If you came to the Twin Cities looking for action, the opening of the Republican National Convention has left a lot to be desired.
Partly, it's that things on Wednesday were only just beginning to get back to normal after Hurricane Gustav wreaked more damage on the political calendar than the State of Louisiana. And partly, it's because there just don't seem to be as many must-attend events as there were in Denver with the Democrats.
On Wednesday night, the One Campaign and the Recording Industry Association of America was due to host its big RNC event. In Denver, their big night was headlined by Kanye West. Here, it was a fourth place "American Idol" finalist named Chris Daughtry.
Then, there were the proceedings themselves. Why were there so many empty seats in the Excel Center? And why didn't Joe Lieberman deliver a better speech?
Rather than running away with the first night, he became the RNC's equivalent of Claire MacCaskill -- the politician on Night One who was tapped (and then failed) to convince swing voters that the party's candidate really does represent all of America, not just one gender or one party.
For these reasons, it was easy to wonder why the party didn't make more of George Pataki after he spoke on Wednesday afternoon at a lunch for the New York Delegation of the Republican Party.
In a fiery speech for McCain, the former governor of New York talked about the importance of reaching across party lines, then lampooned the Democrats at every opportunity.
"Barack Obama talks about change we can believe in, then as his vice president, he goes and picks this Beltway Joe who's been in Washington for a couple hundred years and never met an earmark he didn't like."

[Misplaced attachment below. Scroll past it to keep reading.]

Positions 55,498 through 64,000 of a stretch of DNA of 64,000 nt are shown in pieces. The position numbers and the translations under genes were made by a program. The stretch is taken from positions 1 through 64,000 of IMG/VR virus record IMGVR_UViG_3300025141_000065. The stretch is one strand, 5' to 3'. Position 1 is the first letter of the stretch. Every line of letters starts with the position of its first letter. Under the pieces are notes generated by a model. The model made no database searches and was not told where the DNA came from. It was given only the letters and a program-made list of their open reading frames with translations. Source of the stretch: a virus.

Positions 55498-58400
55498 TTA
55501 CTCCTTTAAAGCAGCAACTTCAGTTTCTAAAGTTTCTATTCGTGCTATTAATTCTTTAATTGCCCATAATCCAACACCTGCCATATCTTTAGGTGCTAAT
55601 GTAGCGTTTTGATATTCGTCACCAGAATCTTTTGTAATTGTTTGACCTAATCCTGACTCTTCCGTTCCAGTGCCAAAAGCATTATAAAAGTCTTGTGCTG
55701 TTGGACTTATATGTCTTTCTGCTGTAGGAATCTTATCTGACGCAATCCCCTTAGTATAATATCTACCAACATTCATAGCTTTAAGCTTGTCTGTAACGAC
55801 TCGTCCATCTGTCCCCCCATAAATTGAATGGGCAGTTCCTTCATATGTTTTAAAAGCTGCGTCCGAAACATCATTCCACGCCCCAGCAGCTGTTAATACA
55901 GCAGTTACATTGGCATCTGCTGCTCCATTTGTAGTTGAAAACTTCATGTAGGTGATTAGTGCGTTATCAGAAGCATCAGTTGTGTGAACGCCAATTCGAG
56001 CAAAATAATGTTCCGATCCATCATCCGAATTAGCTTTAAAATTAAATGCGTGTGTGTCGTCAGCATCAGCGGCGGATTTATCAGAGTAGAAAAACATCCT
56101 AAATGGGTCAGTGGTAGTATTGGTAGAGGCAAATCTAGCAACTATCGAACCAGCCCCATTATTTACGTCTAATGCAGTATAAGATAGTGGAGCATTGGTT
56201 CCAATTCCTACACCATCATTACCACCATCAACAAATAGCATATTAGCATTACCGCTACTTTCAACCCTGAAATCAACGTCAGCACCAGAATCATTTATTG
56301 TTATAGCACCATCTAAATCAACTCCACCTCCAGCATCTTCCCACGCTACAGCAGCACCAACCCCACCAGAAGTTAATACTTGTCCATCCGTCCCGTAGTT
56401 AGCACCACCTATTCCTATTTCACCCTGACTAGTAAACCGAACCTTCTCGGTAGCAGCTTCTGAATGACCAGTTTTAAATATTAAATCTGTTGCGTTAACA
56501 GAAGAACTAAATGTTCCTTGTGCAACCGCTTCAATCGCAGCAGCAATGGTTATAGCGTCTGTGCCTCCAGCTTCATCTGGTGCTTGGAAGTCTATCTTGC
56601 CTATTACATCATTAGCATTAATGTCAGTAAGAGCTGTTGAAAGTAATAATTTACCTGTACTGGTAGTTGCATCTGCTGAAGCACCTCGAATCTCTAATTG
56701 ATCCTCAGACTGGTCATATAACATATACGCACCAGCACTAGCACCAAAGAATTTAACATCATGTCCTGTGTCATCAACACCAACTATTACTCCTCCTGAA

If you were a Democrat, it probably made your skin crawl, but it was still a well placed insult.
Also on Pataki's agenda: He talked of the need for looser policies on energy. ("It is ridiculous we sent billions of dollars to lunatics like Ahmadinejad and Chavez because the Democrats won't let us drill here," he said.)
He spoke of Sarah Palin's success reforming her state, and in a question and answer session with reporters afterward, brushed off a question of her inexperience by saying that at least the Republican Party picked its less experienced candidate for the number two slot. ("When you compare our VP to their presidential candidate, I'll take our governor over their senator any day.")
And then there was what some took to be an insult towards Eliot Spitzer, Pataki's fallen successor in the governor's mansion. ("For the last year and a half," he said in his speech, "you probably haven't seen a lot of me, and I'll tell you why. I didn't want to second guess those who went into office after me. I wanted to let them do their jobs. Well, I'm back.")
But Pataki said afterwards that he wasn't aiming at his successor. Because -- bud um bum!-- why bother?
"I didn't need to," he shrugged. "Other people already have."
Then he pooh-poohed a question from another reporter whether it was strange to be speaking to a room full of people, of whom many have a long history of animosity toward Pataki. (For those without a degree in state politics, Pataki spent much of his last term in a war with local Republicans, among them Senate Majority Leader Joe Bruno, who actually introduced him Wednesday.)
"I think you got the answer to that when you looked out at the crowd," Pataki said.
Which was perhaps cocky, but true. The applause at the end of his speech was deafening.